What you’ll learn to do: describe ethical issues that businesses face when engaging in international markets
“Business ethics” has been in the spotlight here in the United States with increasing frequency over the past decade. Companies like Enron and WorldCom and even celebrities such as Martha Stewart have all been marked by ethical shortcomings in their business dealings. Consider the situation faced by Goodyear Tire & Rubber in Africa:
Goodyear is paying $16 million to settle allegations that two of its Africa-based subsidiaries paid bribes to win tire sales in Kenya and Angola. Goodyear failed to prevent or detect more than $3.2 million in bribes during a four-year period as the result of inadequate compliance controls at the sub-Saharan affiliates. Many of the bribes were paid in cash to employees of private companies or government-owned entities, along with other local authorities, the SEC said. The Goodyear subsidiaries allegedly recorded the payments as legitimate business expenses.”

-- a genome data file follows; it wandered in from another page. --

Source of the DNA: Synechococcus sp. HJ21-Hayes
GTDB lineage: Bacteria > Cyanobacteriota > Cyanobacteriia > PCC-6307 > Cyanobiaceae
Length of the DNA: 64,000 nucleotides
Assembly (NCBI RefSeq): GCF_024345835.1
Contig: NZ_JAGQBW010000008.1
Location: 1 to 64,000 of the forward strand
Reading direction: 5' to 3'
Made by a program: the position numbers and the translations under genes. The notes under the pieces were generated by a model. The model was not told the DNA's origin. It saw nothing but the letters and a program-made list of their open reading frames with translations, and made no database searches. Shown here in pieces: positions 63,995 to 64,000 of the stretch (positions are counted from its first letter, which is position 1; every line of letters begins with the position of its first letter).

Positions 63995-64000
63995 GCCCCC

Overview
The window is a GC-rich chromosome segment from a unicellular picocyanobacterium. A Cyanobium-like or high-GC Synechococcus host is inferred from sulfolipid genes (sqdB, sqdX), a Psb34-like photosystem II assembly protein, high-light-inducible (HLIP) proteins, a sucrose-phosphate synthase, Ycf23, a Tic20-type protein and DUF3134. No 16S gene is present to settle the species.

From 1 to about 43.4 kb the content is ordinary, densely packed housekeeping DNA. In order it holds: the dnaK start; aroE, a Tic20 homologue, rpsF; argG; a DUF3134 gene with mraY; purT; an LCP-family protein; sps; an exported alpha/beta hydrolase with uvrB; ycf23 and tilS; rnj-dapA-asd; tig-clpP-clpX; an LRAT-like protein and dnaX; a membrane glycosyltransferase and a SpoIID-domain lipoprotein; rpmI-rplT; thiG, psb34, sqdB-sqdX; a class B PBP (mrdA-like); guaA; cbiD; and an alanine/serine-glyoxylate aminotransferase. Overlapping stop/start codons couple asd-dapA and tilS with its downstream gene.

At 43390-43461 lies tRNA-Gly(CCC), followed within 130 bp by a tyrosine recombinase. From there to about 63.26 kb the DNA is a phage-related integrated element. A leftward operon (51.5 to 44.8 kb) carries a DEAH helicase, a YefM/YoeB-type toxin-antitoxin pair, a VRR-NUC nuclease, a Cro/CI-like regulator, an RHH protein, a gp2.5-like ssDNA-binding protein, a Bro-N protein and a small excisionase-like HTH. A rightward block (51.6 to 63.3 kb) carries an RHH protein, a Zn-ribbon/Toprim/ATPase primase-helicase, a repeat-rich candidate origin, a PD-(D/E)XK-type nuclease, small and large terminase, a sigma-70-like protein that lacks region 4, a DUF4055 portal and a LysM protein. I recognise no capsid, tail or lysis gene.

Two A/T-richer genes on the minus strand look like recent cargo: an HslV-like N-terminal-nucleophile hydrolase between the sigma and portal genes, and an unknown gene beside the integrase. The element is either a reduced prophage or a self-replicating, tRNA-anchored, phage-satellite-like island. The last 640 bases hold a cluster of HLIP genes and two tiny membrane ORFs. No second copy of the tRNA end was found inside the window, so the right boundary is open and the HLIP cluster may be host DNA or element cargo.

How does this happen? The ethical landscape of international business is cloudy, and the diverse nature of the cultural, political, and legal systems around the globe often makes the line between ethical and unethical business practices difficult to negotiate. In this section you will learn about some of the ethical challenges and issues that businesses face in international markets.
The learning activities for this section include:
- Reading: Global Business Ethics
- Reading: Ethics and Corruption
- Video: Ethics and International Standards of Behavior
- Self Check: Ethics in International Markets
Take time to review and reflect on each of these activities in order to improve your performance on the assessment for this section.
- USA Today, February 24, 2015 ↵